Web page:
New Polling Finds Virginians Want National Parks Protected From Data Center Development


ALEXANDRIA, Va. – Today, the National Parks Conservation Association released new polling data finding that Northern Virginians overwhelmingly support protecting their national parks from massive, improperly sited data center development.

NPCA commissioned TargetPoint Consulting to conduct a regionwide survey of 300 registered voters in Northern Virginia in April to gauge their support for national parks and their opinion on rezoning land near those parks to build data centers.

This new polling found that a stunning 86% of surveyed Northern Virginia voters would support legislation that would prohibit large industrial data centers from being built within a mile of a national park, state park, or other historically significant sites. Eight-three percent [83%] of surveyed voters would react favorably if their elected representative took a strong stand to support such legislation.

“This new polling confirms what we always knew. Virginians care deeply about our national parks and want to see them protected from the looming threat of industrial-scale data center development," said Kyle Hart, Mid-Atlantic Program Manager for the National Parks Conservation Association. 

This news comes as conservationists in Northern Virginia and across the country continue to fight proposals to build loud, environmentally unfriendly data centers at the edge of Manassas National Battlefield Park and Prince William Forest Park.

Manassas National Battlefield Park, established in 1936, preserves the site of two pivotal battles in the American Civil War. In recent years, remains of Union soldiers have been found at the park. Data center developers and local landowners have proposed that land directly adjacent to the park be rezoned in order to build 27.6 million square feet of data centers, a project they call the Prince William Digital Gateway. The project would be the size of four Pentagons.

In 2021, then-superintendent of Manassas National Battlefield Park Brandon Bies called proposals for data centers adjacent to the park, “the single greatest threat to the park in nearly three decades.”

Nearby Prince William Forest Park is the largest protected green space in the Washington D.C. metropolitan area. Proposals to construct a data center complex near this park would not only disrupt this rare protected green space but also could dump tens of thousands of tons of sediment into the nearby Occoquan Reservoir – an important drinking water supply for more than 800,000 people who live and work in Northern Virginia.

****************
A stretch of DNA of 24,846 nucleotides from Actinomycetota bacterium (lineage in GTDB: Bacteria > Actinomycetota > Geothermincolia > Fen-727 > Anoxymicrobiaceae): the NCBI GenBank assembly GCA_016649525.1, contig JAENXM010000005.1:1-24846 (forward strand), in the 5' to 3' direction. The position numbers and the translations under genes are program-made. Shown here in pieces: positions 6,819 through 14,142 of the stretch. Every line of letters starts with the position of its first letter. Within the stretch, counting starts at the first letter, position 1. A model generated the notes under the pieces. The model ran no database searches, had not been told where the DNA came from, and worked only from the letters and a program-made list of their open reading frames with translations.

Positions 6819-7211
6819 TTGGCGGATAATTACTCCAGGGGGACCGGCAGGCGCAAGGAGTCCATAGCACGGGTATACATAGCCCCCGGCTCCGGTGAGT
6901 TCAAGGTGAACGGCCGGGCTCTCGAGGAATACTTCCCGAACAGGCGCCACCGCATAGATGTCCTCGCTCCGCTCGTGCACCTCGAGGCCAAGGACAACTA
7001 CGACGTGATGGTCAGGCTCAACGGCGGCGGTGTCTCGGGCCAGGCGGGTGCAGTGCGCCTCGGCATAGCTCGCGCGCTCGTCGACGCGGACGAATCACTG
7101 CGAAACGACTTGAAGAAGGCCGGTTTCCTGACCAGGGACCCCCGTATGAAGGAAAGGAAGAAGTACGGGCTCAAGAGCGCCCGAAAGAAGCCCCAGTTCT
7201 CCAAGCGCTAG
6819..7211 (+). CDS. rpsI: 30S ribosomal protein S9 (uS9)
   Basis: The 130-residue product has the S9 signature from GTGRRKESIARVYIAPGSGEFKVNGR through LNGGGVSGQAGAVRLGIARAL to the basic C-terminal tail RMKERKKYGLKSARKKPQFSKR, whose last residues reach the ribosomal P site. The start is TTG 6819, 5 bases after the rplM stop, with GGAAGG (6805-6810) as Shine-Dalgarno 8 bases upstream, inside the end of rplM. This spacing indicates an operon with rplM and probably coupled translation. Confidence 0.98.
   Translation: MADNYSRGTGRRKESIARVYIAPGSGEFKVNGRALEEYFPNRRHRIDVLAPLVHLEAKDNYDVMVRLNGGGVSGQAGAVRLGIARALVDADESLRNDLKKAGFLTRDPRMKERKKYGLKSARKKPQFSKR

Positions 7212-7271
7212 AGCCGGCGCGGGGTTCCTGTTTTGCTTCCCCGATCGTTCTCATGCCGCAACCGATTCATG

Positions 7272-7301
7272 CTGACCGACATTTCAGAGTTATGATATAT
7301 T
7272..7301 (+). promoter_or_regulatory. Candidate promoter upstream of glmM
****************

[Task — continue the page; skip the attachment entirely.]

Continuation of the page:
“Our parks are more than just places on a map or signs you pass on the highway. Manassas National Battlefield protects powerful lessons and stories from a war that ripped our country apart," said Hart. "Prince William Forest Park protects a rare gem of vast green space along an increasingly urbanized landscape. National parks in Northern Virginia were protected for their precious natural resources and complex history and for the benefit of future generations. There is no place for data centers near our national parks." 

NPCA/TargetPoint polling found strong support for national parks and broad, bipartisan opposition to rezoning rural land in these areas adjacent to parks so developers can build data centers: After hearing an explanation about current zoning laws and the changes that would be made to build data centers...

  • 3/4 of Virginias support current zoning laws: 77% of Northern Virginia voters think they should keep the current zoning laws in place; 13% believe they should be changed so that data centers can be built next to national parks.
  • Support for zoning laws is consistent among Democrats and Republications: The support for the current zoning laws cuts across all political parties with over 77% of both Republicans and Democrats supporting the current laws.
  • 2/3 of those surveyed have visited national parks in the last few years. Among voters surveyed 43% have visited a national park within the last year, and 66% have visited one in the last three years.
  • 71% of voters believe national parks help the economy.

When asked about the top three ways Virginia benefits from national parks, the list “Hiking along trails” and “gathering with friends and family” topped the list as the activities enjoyed by most voters surveyed, with 65% and 62% respectively.

Additionally, 64% of voters say national parks increase tourism to the area,  providing outdoor recreation (57%), and preserving America’s history (56%).

At every turn, national park advocates and community activists have joined together to express deep concerns about the impacts these data centers would have on the battlefield and other resources.

“It’s clear from the polls that voters in Northern Virginia understand what is at stake here. Now the question is, do their elected officials? Commonwealth leaders must take a stand for their parks and their constituents, and stop these data centers in their tracks," said Hart. 

About National Parks Conservation Association: Since 1919, the nonpartisan National Parks Conservation Association has been the leading voice in safeguarding our national parks. NPCA and its more than 1.6 million members and supporters work together to protect and preserve our nation’s most iconic and inspirational places for future generations. For more information, visit

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